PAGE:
For more information please contact Daniel Ferrell-Schweppenstedde, Directory of Social Change by email (dferrell@dsc.org.uk) or phone (020 7697 4293, 07932 072 597). 

Notes to editors:

• Founded in 1974, the Directory of Social Change (DSC) is a national charity which supports an independent voluntary sector through campaigning, training and publications. DSC is the largest supplier of information and training to the voluntary sector, and its work helps tens of thousands of organisations every year achieve their aims. Learn more at www.dsc.org.uk

What to Do If You Think Someone You Know Has Dementia

Have you ever noticed that your parent’s memory is declining? Or perhaps your partners statements aren’t quite as coherent as they used to be?

Well, you’re in a tough position if you think that you’re loved one has dementia. The very thought of them forgetting who you are or even themselves is indeed a very disappointing thing. To make things worse, you are compelled to tell them about their situation before they lose their bearings.

Dementia

It’s a sensitive subject to deal with, which is why it needs careful thought before diving into the issue.

●       Know the signs and symptoms

Diagnosing the disease early will help patients prepare themselves for the future. This can also help slow down the progression of the disease as they’re able to tap onto interventions early on. Some of the common symptoms of dementia are memory loss, difficulty in performing daily tasks, vagueness in conversations, and speaking in different languages. It will help a lot if you seek professional help as soon as you notice any of these symptoms.

●       Talk it out with family members

You don’t have to be alone in this because doing so will only put unnecessary and excessive burden on your shoulders. Talk about the issue with your other family members and friends and ask them if they also have seen any changes. Do this in a confidential manner, though.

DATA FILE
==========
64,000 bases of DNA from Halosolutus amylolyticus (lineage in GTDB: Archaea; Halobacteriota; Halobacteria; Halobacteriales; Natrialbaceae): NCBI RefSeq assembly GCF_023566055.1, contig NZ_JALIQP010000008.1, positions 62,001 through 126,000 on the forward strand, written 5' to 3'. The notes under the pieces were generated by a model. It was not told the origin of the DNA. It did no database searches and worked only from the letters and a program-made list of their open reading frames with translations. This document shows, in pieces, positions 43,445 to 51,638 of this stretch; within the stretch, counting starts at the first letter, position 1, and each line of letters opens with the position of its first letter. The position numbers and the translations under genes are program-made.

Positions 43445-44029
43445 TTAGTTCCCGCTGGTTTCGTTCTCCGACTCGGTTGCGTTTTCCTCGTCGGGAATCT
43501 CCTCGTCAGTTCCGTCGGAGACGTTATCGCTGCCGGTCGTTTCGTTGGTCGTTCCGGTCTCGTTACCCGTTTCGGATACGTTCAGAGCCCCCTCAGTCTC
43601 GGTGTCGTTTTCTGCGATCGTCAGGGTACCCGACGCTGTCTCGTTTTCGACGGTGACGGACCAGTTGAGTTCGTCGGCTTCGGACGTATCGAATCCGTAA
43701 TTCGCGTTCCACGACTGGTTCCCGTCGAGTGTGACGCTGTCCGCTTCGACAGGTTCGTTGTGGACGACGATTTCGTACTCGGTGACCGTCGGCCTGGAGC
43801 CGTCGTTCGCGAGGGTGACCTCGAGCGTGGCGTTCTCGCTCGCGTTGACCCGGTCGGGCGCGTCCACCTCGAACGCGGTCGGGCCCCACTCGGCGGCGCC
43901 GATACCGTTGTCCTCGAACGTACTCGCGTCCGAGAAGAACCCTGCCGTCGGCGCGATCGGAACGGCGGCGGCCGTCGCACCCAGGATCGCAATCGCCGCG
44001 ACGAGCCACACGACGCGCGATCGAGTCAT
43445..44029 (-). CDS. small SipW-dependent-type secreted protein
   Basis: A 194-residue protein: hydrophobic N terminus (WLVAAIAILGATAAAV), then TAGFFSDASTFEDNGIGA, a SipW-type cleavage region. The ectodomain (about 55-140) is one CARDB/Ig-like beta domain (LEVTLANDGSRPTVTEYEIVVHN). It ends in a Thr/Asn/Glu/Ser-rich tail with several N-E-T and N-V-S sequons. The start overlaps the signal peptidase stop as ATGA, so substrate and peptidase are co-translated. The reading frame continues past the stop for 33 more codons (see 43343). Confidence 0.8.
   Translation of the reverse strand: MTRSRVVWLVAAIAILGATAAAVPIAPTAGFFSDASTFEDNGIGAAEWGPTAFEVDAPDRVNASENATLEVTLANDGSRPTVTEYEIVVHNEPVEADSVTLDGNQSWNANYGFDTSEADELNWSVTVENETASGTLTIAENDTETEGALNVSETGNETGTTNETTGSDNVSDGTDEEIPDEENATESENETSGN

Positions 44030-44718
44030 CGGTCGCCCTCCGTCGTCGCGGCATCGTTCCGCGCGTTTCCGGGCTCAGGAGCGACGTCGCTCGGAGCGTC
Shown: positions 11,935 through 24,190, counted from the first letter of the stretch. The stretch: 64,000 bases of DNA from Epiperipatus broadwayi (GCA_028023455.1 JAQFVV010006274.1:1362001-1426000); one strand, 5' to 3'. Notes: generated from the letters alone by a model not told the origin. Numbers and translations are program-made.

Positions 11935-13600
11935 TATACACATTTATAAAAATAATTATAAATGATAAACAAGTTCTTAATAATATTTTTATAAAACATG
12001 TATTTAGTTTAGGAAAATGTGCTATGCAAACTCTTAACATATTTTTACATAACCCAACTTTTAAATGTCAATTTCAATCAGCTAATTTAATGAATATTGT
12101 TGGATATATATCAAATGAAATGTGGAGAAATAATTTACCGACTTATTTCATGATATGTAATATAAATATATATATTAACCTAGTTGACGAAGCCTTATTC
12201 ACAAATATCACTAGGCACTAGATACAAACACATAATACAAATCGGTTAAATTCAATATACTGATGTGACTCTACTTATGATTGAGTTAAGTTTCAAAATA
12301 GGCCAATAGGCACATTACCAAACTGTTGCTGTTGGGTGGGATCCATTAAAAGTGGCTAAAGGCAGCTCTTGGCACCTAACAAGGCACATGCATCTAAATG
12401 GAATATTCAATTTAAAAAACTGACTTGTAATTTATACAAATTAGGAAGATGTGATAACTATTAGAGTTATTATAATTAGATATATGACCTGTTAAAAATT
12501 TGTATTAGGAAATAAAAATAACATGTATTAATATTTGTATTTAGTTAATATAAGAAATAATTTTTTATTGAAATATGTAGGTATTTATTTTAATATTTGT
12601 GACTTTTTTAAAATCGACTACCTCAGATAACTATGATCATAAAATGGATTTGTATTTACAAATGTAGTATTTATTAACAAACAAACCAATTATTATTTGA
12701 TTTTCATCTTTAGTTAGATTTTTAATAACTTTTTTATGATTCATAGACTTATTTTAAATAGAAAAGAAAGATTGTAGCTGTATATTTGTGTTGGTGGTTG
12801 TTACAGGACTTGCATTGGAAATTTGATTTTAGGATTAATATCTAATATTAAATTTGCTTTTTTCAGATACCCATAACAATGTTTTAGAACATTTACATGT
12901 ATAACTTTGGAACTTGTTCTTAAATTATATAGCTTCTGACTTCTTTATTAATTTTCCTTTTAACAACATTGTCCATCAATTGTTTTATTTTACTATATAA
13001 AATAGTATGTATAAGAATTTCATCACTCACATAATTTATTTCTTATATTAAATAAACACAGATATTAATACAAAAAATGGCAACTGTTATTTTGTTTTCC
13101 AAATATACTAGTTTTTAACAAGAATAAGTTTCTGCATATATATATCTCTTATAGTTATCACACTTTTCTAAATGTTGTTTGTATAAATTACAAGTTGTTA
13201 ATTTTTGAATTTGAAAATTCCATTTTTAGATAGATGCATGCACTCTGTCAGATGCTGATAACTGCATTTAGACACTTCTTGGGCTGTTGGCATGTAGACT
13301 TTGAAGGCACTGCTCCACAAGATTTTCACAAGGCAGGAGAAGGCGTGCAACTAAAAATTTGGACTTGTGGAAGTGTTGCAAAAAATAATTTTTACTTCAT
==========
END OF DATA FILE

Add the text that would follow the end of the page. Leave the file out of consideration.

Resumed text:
It’s not about spreading rumor or gossip. Instead, it’s all about collaborating with others to know the best thing to do with your loved one who you think has dementia.

●       Put yourself in their shoes

Be sensitive as possible when it comes to approaching your loved one about their possible health issue. This isn’t an easy conversation to have which is why you need to put yourself in their shoes.

Imagine if it was you who was going to be approached to concerning your eventual loss of memory. What would you feel? How would you react?

Choose a time when neither of you is stressed or tired, and do it in a silent place with zero distractions.

●       Seek professional help

Seeking professional help is probably the best thing you can do if you suspect someone of having dementia. However, this is easier said than done. You need to encourage your loved one that they need medical attention as soon as possible because of the changes you see with their behavior.

Doctors know what to do with dementia patients because it’s their job to take care of medical conditions. Don’t push yourself too hard to implementing self-medications. Go to the doctor as early as possible and follow what they have to say. It might be letting your loved one undergo therapy or perhaps take some prescription drugs.

Take note — doctors know best.

It’s normal to feel sad and anxious especially if you suspect your loved one of having dementia. However, confronting the issue is the best way to alleviate its negative effects. Reassure them that what you’re doing is for their best interest. It’s all about supporting them no matter what.

Jane Byrne is a Project Coordinator at FirstCare Nursing Homes. Jane regularly blogs about both the personal and practical challenges of caring and is always actively working on producing informative content.